In 1989, Gregory Storch, MD, medical director of pediatric infection control at St. Louis Children's Hospital, saw his first case of a child infected by an HIV-positive mother. Unfortunately, this wasn't an isolated case but the beginning of an epidemic. Each year, approximately 6,000 children across the country are born to mothers infected with the HIV virus. At the Helena Hatch Special Center for Women, located on the campus of Barnes-Jewish Hospital, 98 women gave birth to HIV-exposed infants between 1993 and 1996.
Like dandelions after a storm, medical and social services have cropped up throughout the community to address the needs of these children and their families. But without a coordinated effort to bring HIV-infected babies under consistent, long-term care that would address not only their medical needs but their staggering social problems, the havoc wrought by the epidemic will continue.
That's the conclusion made by the founders of Project ARK, (AIDS/HIV Resources for KIDS). A collaboration between St. Louis Children's Hospital, Washington University School of Medicine, St. Louis University School of Medicine and Cardinal Glennon Children's Hospital, Project ARK is a cooperative network of St. Louis and healthcare providers that deliver primary care to children with HIV.
Instrumental to the success of Project ARK is Kathleen McGann, MD. Dr. McGann represents St. Louis Children's Hospital through her work on a national level as one of only 64 physicians who have developed the new Health and Human Services guidelines and pediatric drug protocol currently being used to treat children infected with the AIDS virus. At St. Louis Children's Hospital, the Project ARK team, led by Drs. Storch and McGann, does its part to strengthen the infrastructure necessary for a community-wide assault on HIV. Pediatric AIDS patients are referred to the hospital from throughout eastern Missouri and Illinois.
During weekly Project ARK meetings, physicians, clinical nurse specialists, social workers, child life specialists and dietitians discuss the families they are helping. At these meetings, team members review recent test results and relay what they know about the families' circumstances. Each week, Project ARK social worker Kelly Ciciro brings a "Most Wanted" list of patients suspected of falling into noncompliance. The team makes plans for follow-up visits and phone calls to these patients.
More and more, team members have some good news to share. Take the case of 7-year-old Ashley. Diagnosed with HIV at birth, Ashley was not expected to live beyond her second birthday. She has beaten the odds thanks to a devoted grandmother and the potent activity of new anti-HIV drugs. Each month, Ashley travels to the National Institutes of Health in Bethesda, Md. to participate in an AIDS pediatric clinical trial. The protease inhibitors she takes are working wonders so far. Dr. Storch and the Project ARK team note her progress during their meetings.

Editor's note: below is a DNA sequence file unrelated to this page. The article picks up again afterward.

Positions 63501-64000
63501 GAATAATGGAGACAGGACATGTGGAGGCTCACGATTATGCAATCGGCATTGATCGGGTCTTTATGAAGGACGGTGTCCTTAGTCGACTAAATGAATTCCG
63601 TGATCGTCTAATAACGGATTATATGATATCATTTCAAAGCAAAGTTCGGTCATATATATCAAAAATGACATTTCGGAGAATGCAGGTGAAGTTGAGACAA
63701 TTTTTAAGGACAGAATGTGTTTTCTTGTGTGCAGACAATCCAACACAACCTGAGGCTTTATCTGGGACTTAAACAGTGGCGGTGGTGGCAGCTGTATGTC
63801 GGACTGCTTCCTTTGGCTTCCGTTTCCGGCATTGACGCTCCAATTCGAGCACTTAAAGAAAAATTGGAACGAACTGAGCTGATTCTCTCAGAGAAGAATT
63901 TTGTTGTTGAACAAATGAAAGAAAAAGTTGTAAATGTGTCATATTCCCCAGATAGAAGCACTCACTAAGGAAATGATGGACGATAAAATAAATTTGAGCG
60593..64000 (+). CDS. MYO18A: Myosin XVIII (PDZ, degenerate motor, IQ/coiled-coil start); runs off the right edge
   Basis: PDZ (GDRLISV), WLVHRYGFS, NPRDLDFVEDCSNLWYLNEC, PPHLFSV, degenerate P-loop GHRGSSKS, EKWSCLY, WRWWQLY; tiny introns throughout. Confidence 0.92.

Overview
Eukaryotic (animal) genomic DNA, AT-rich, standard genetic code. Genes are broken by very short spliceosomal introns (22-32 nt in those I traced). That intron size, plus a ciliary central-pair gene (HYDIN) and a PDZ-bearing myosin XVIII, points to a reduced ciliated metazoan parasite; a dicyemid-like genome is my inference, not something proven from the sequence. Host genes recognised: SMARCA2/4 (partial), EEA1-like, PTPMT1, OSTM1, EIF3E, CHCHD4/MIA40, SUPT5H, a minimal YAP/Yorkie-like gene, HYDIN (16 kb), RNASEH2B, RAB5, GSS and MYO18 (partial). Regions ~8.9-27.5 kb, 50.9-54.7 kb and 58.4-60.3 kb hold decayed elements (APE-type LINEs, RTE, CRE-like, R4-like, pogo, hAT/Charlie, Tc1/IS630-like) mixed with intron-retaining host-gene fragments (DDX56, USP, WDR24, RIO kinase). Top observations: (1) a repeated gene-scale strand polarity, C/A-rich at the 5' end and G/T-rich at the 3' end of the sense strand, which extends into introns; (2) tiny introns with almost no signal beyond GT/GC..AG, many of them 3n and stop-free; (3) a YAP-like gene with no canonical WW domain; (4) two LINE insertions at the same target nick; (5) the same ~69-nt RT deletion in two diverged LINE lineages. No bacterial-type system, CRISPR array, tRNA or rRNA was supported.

"We have had dramatic improvements in the conditions of many of the kids we treat," Dr. Storch says. "We have the medicine it takes to keep these children thriving. Now, our biggest challenge is keeping families involved and compliant with extremely complicated treatments."
That's where the St. Louis Children's Hospital Project ARK team shines. When tests reveal a child slipping in weight or other factors, the team digs further to uncover the reasons why. Has the family missed appointments because of a lack of transportation? Has something gone awry with their Medicaid coverage? Has there been some other stressful upheaval?
"Our main goal is to give every family the same opportunity and access to care and research, regardless of their social or financial circumstances," explains Kim Donica, MSW, social worker. "Once we accomplish that, our next challenge is to keep these families under consistent care." If needed, Phyllis Ballard, RN, clinical nurse specialist, and other Project ARK team members go door-to-door to families who have missed their appointments. "Sometimes, a solution to their immediate problem is just a phone call away to a social service agency they didn't know existed," Donica adds.
In Ashley's case, that level of support has made the difference. "I would have been totally lost without Kim," relates Sara, Ashley's grandmother and legal guardian. "She introduced me to Dr. Storch and makes sure I get in touch with the services I need. I know Ashley is in good hands with St. Louis Children's Hospital."
Once a year, Ashley and her grandmother reward themselves with a trip to Camp Hope at the YMCA Trout Lodge in Potosi, Mo. The camp is hosted by Project ARK and provides families with a respite from the struggles of treating HIV. While Ashley plays, rides horses and swims, Sara can unload her frustrations to people who understand and learn some additional coping strategies.
In the past two years, the area's number of infections from HIV-infected mothers to their newborn children has dropped from 47 percent to zero. That's thanks in part to a collaboration between Washington University School of Medicine and the Helena Hatch Special Care Center for Women. Through the cooperative efforts of both programs, pregnant women and their newborn babies receive the anti-retroviral therapy that prevents mother-infant transmission. The quantitative success of Project ARK is evaluated by numbers: how many HIV infected children are treated and followed; how many pregnant women are screened for HIV; and the percentage of HIV infected women who receive appropriate therapy.
The qualitative success is more subjective. Are Ashley and children like her living the secure and happy lives they deserve in spite of the medications they must take and the social challenges they face? "When we can answer 'yes' in case after case, we know we're on the right track," Donica says.